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Getting the Story Straight on Comcast, Time Warner
David A. Balto
September 27, 2015
It's often worthwhile for policy makers to look back on a matter to determine whether they made the right call on it. So, in this sense, I appreciate FCC General Counsel Jonathan Sallet's recent comments at TPRC describing the agency's objections to the Comcast-Time Warner Cable (TWC) transaction.
And while it is helpful that the FCC staff has provided this insight into their analysis, Sallet's comments fail to deal with some of the stronger arguments in favor of the transaction, how it would have benefitted consumers, and why many of the FCC's concerns were clearly inconsistent with market realities and competition laws.
We all can agree that the law instructs that the FCC must weigh the risk of a substantial lessening of competition against the benefits consumers are likely to receive. The promotion of consumer welfare -- as objectively analyzed in a transparent and reviewable manner -- has been the guiding light of the FCC's public interest standard, as well as US antitrust laws, for decades. Here, however, the agency seems to have focused on hypothetical theories of future risks that were inconsistent with current marketplace evidence, while ignoring immediate benefits to consumers.
The benefits of a Comcast/TWC combination were concrete and compelling, including:
As for the impact on competition of the proposed Comcast/TWC combination, let's start with some bedrock principles. First, the purpose of the competition laws is to protect rivalry and consumers -- protecting competitors is only part of the analysis if it is clear that the impact on them will also have a measurable impact on consumer welfare.
Second, the competition laws seek to protect against anticompetitive conduct -- not to try to adjust the playing field so some set of rivals can prosper, perhaps at the expense of others.
Finally, when antitrust and competition regulators seek to act in order to prevent some putative form of anticompetitive conduct, they should do so only when the firm being regulated has both the incentive and ability to engage in that conduct. Absent that, regulatory intervention is unwarranted.
According to Mr. Sallet's remarks, the staff's core concern was that a larger Comcast would have an increased incentive and ability to disadvantage OVDs in order to protect its video business by (1) contractually restricting OVD access to programming, and (2) denying or degrading OVD access to Comcast's broadband network through interconnection. But these concerns are speculative and contrary to marketplace facts.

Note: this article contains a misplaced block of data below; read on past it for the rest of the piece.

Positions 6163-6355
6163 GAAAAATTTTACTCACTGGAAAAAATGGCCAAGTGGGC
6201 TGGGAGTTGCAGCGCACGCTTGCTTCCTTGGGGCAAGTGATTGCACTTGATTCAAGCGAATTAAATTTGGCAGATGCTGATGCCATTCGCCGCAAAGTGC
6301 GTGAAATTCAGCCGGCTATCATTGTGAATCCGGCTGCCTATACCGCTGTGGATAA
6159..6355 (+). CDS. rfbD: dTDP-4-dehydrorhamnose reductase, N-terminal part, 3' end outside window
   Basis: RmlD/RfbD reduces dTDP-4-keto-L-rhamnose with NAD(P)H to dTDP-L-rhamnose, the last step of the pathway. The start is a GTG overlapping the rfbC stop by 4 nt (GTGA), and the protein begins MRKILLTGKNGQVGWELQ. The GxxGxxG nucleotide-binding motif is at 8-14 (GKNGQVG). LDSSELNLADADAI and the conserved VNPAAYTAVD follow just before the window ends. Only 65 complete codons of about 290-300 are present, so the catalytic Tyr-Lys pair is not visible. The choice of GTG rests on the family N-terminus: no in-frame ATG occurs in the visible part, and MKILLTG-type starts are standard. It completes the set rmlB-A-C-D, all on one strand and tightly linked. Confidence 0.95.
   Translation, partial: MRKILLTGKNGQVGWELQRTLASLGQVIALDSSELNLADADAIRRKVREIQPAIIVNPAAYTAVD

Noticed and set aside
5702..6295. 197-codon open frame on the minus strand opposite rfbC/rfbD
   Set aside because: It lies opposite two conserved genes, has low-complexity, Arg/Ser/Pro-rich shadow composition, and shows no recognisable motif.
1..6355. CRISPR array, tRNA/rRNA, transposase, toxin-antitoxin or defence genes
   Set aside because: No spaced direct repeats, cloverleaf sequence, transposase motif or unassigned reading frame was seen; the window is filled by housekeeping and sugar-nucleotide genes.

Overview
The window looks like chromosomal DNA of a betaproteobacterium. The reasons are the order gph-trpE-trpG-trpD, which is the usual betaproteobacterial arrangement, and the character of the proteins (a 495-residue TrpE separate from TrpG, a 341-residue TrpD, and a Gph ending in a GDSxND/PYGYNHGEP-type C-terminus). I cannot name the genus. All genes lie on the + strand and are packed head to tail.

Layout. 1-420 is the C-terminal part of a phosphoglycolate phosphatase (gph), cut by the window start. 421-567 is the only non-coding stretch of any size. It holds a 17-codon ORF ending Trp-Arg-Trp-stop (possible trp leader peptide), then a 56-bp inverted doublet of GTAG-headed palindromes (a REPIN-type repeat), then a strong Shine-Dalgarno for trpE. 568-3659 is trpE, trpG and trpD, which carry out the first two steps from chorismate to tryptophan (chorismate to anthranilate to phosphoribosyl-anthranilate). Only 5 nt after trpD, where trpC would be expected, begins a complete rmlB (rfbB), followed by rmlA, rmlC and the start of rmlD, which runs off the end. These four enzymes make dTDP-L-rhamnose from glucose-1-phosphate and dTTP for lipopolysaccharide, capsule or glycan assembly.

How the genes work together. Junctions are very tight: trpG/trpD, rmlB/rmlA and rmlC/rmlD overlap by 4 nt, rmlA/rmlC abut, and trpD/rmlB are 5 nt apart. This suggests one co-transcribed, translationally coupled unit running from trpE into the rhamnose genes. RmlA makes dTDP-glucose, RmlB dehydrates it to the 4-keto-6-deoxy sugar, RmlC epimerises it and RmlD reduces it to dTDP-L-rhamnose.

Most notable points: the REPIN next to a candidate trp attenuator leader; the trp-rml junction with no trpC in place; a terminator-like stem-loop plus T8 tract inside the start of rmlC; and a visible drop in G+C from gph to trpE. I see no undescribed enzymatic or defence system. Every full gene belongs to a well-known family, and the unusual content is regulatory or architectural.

It makes little business or practical sense that Comcast would seek to harm OVDs, which are complementary to its most profitable business -- broadband -- to protect its video business. As Mr. Sallet notes, Comcast and other cable operators now havemore broadband subscribers than video subscribers -- a trend that no doubt will continue.
The marketplace realities simply do not support the argument about impeding "nascent" OVD competition, given the explosive growth OVDs have experienced over the past few years:
The staff's concern that Comcast might use MFNs and other contracting practices to deny programming to OVDs is likewise puzzling. OVDs have had no difficulty obtaining content. In fact, OVDs are increasingly obtaining original content on an exclusive basis that is denied to traditional MVPDs.
The notion that Comcast would therefore reverse course post-merger and attempt to use contracting practices to deny programming to OVDs seems inconsistent with Comcast's common-sense business incentives. And if the concerns were not merely speculative, simple prohibition on MFNs, similar to that used by other antitrust authorities, would have quite adequately addressed these speculative concerns.
The staff's asserted concerns about interconnection also seem inconsistent with basic and well-understood facts about the interconnection marketplace. Competition in the Internet backbone market is intense, creating multiple paths into Comcast's network that effectively eliminate any ability to foreclose or degrade OVDs' access to Comcast's last-mile network. And Comcast itself has dozens of settlement-free, major interconnection routes with significant capacity, and has negotiated robust and efficient interconnection agreements with numerous CDNs and ISPs. Many edge providers use these multiple paths to send their traffic onto Comcast's network every day, without directly interconnecting or negotiating with Comcast. For example, Sling TV, the new Dish linear OVD that Mr. Sallet mentions, uses high-quality third-party paths into Comcast's network to offer its online programming directly to Comcast's broadband customers - without any direct agreement with Comcast.